"See, I have told you beforehand. Therefore if they say to you, ‘Look, He is in the desert!’ do not go out; or ‘Look, He is in the inner rooms!’ do not believe it. For as the lightning comes from the east and flashes to the west, so also will the coming of the Son of Man be. For wherever the carcass is, there the eagles will be gathered together. Immediately after the tribulation of those days the sun will be darkened, and the moon will not give its light; the stars will fall from heaven, and the powers of the heavens will be shaken. Then the sign of the Son of Man will appear in heaven, and then all the tribes of the earth will mourn, and they will see the Son of Man coming on the clouds of heaven with power and great glory. And He will send His angels with a great sound of a trumpet, and they will gather together His elect from the four winds, from one end of heaven to the other. 

"Now learn this parable from the fig tree: When its branch has already become tender and puts forth leaves, you know that summer is near. So you also, when you see all these things, know that it is near—at the doors! Assuredly, I say to you, this generation will by no means pass away till all these things take place. Heaven and earth will pass away, but My words will by no means pass away. But of that day and hour no one knows, not even the angels of heaven, but My Father only. But as the days of Noah were, so also will the coming of the Son of Man be. For as in the days before the flood, they were eating and drinking, marrying and giving in marriage, until the day that Noah entered the ark, and did not know until the flood came and took them all away, so also will the coming of the Son of Man be. Then two men will be in the field: one will be taken and the other left. Two women will be grinding at the mill: one will be taken and the other left. Watch therefore, for you do not know what hour your Lord is coming.” 
(Matthew 24:1-42)


This entire passage has two clues as to when it might take place. One is the‘abomination of desolation, spoken of by Daniel the prophet.  It is therefore critical to understand what that means.  And in verse 34, Jesus says “This generation will by no means pass away till all these things take place.” Some believe this supports the view that it has already happened in the era of the early church, the Preterist view. (Ralph Woodrow calls it the Fulfilled view).  Others believe that when Jesus refers to ‘this generation’, He is referring to the generation alive at the time it starts, the Futurist view, believing the Tribulation is a future event.  And in the middle is the Historicist view, which asserts the 1260 years of church rule during the Dark Ages were the fulfillment of the Tribulation prophecy.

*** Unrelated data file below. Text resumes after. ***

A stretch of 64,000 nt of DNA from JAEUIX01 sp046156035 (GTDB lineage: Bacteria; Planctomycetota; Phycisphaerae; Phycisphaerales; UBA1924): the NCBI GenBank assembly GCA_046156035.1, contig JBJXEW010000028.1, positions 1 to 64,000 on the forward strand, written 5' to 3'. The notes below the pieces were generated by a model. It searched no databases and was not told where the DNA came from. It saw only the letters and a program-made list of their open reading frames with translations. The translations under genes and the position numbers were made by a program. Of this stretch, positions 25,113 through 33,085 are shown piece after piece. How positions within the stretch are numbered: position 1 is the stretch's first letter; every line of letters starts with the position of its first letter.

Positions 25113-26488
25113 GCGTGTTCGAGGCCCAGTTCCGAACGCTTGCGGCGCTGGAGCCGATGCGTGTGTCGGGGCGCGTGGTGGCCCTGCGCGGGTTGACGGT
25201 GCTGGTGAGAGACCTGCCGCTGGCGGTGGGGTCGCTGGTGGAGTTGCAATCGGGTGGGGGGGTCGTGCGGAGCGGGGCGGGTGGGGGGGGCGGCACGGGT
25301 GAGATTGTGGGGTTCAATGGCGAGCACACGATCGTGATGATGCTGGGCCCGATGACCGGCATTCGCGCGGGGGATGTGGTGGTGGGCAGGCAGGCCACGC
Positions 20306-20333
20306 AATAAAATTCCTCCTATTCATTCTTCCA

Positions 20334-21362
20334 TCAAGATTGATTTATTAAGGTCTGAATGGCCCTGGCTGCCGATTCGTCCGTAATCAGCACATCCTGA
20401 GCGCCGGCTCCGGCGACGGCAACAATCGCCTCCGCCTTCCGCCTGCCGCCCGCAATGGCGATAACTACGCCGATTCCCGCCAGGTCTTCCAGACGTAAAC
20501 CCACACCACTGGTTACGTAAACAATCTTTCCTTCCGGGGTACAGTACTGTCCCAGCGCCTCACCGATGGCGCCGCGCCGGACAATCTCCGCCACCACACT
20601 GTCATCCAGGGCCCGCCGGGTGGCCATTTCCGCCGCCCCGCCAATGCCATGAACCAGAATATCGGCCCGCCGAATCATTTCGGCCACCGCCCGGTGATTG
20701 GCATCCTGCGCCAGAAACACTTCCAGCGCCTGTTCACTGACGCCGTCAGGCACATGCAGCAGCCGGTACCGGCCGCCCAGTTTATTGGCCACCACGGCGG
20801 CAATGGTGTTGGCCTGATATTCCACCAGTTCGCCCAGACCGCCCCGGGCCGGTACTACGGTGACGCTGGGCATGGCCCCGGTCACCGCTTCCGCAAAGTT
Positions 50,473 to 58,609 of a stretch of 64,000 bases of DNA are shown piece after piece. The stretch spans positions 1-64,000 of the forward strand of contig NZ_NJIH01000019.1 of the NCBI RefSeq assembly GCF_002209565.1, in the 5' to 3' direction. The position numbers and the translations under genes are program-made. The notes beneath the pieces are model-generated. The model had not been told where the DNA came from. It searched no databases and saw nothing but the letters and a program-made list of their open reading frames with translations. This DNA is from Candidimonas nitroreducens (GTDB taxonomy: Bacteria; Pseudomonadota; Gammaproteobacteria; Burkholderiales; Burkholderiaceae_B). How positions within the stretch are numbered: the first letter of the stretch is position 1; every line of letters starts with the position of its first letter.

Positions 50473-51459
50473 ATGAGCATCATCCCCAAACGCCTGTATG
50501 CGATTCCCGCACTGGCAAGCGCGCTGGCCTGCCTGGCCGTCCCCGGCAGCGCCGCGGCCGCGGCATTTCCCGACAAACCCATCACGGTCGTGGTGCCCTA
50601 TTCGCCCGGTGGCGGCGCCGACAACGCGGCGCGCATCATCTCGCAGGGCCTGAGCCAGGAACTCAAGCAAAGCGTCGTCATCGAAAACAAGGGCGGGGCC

Some 500 years BC, Daniel lived in the time when the Babylonian king Nebuchadnezzar ruled over Israel and had a dream that his own wise men could not interpret. The king then called on Daniel and let him have a go, without so much as telling him what his dream entailed. God revealed both the dream and its interpretation to Daniel:


"But as for me, this secret has not been revealed to me because I have more wisdom than anyone living, but for our sakes who make known the interpretation to the king, and that you may know the thoughts of your heart.  You, O king, were watching; and behold, a great image! This great image, whose splendor was excellent, stood before you; and its form was awesome.  

This image’s head was of fine gold, its chest and arms of silver, its belly and thighs of bronze, its legs of iron, its feet partly of iron and partly of clay.  You watched while a stone was cut out without hands, which struck the image on its feet of iron and clay, and broke them in pieces.  Then the iron, the clay, the bronze, the silver, and the gold were crushed together, and became like chaff from the summer threshing floors; the wind carried them away so that no trace of them was found. And the stone that struck the image became a great mountain and filled the whole earth.


This is the dream. Now we will tell the interpretation of it before the king.

You, O king, are a king of kings. For the God of heaven has given you a kingdom, power, strength, and glory; and wherever the children of men dwell, or the beasts of the field and the birds of the heaven, He has given them into your hand, and has made you ruler over them all - you are this head of gold. But after you shall arise another kingdom inferior to yours; then another, a third kingdom of bronze, which shall rule over all the earth. And the fourth kingdom shall be as strong as iron, inasmuch as iron breaks in pieces and shatters everything; and like iron that crushes, that kingdom will break in pieces and crush all the others.  Whereas you saw the feet and toes, partly of potter’s clay and partly of iron, the kingdom shall be divided; yet the strength of the iron shall be in it, just as you saw the iron mixed with ceramic clay. And as the toes of the feet were partly of iron and partly of clay, so the kingdom shall be partly strong and partly fragile. As you saw iron mixed with ceramic clay, they will mingle with the seed of men; but they will not adhere to one another, just as iron does not mix with clay.